The aim of this study was to investigate the prevalence of extracardiac findings diagnosed by 64-multidetector computed tomography (MDCT) examinations prior to circumferential pulmonary vein (PV) ablation of atrial fibrillation (AF). A total of 158 patients (median age, 60.5 years; male 68%) underwent 64-MDCT of the chest and upper abdomen to characterize left atrial and PV anatomy prior to AF ablation. MDCT images were evaluated by a thoracic radiologist and a cardiologist. For additional scan interpretation, bone, lung, and soft tissue window settings were used. CT scans with extra-cardiac abnormalities categorized for the anatomic distribution and divided into two groups: Group 1—exhibiting clinically significant or potentially significant findings, and Group 2—patients with clinically non-significant findings. Extracardiac findings (n = 198) were observed in 113/158 (72%) patients. At least one significant finding was noted in 49/158 patients (31%). Group 1 abnormalities, such as malignancies or pneumonias, were found in 85/198 findings (43%). Group 2 findings, for example mild degenerative spine disease or pleural thickening, were observed in 113/198 findings (72%). 74/198 Extracardiac findings were located in the lung (37%), 35/198 in the mediastinum (18%), 8/198 into the liver (4%) and 81/198 were in other organs (41). There is an appreciable prevalence of prior undiagnosed extracardiac findings detected in patients with AF prior to PV-Isolation by MDCT. Clinically significant or potentially significant findings can be expected in ~40% of patients who undergo cardiac MDCT. Interdisciplinary trained personnel is required to identify and interpret both cardiac and extra cardiac findings.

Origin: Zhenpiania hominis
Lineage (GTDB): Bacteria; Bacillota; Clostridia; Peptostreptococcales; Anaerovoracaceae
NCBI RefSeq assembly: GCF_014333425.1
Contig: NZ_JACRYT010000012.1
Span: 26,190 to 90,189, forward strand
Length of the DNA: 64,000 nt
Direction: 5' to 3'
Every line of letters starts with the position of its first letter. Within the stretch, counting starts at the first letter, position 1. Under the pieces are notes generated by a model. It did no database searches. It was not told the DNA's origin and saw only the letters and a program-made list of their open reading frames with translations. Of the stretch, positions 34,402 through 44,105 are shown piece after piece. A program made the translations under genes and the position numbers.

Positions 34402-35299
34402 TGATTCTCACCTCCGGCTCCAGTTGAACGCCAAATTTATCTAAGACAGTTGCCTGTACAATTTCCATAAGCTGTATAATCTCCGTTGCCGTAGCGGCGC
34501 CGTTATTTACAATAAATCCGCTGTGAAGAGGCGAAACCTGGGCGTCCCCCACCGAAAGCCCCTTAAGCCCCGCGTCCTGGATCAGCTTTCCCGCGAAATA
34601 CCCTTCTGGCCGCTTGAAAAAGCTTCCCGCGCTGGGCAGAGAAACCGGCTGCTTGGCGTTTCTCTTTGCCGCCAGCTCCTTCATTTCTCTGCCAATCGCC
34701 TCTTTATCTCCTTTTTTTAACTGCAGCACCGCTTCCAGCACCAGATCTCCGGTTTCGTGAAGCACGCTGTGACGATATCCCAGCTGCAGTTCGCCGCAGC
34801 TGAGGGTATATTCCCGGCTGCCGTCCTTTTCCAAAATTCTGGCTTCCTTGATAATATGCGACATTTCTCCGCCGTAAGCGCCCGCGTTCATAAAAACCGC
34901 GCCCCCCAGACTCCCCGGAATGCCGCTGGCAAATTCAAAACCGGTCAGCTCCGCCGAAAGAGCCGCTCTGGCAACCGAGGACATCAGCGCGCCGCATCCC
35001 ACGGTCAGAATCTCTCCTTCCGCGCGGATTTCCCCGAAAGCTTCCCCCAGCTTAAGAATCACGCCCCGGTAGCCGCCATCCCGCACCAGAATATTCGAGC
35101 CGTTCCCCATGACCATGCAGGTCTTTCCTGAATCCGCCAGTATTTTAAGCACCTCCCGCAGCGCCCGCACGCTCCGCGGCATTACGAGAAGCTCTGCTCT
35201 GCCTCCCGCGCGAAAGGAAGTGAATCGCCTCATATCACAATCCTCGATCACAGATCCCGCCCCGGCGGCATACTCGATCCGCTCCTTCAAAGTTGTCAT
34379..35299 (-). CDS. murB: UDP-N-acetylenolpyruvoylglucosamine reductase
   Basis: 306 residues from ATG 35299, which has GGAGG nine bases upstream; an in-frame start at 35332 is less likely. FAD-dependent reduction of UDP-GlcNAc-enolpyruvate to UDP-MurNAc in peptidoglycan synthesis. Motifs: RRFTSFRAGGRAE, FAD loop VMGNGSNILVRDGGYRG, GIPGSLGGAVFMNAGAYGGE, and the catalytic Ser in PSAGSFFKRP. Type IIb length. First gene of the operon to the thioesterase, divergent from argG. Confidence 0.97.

PMCID: PMC3035788  PMID: 20549365
Extra cardiac findings; Atrial fibrillation; 64-MDCT; Pulmonary vein ablation
9.  Imaging investigation of pancreatic cystic lesions and proposal for therapeutic guidelines 
World Journal of Radiology  2012;4(8):372-378.
AIM: To propose a diagnostic algorithm for preoperatively predicting the need for surgical intervention.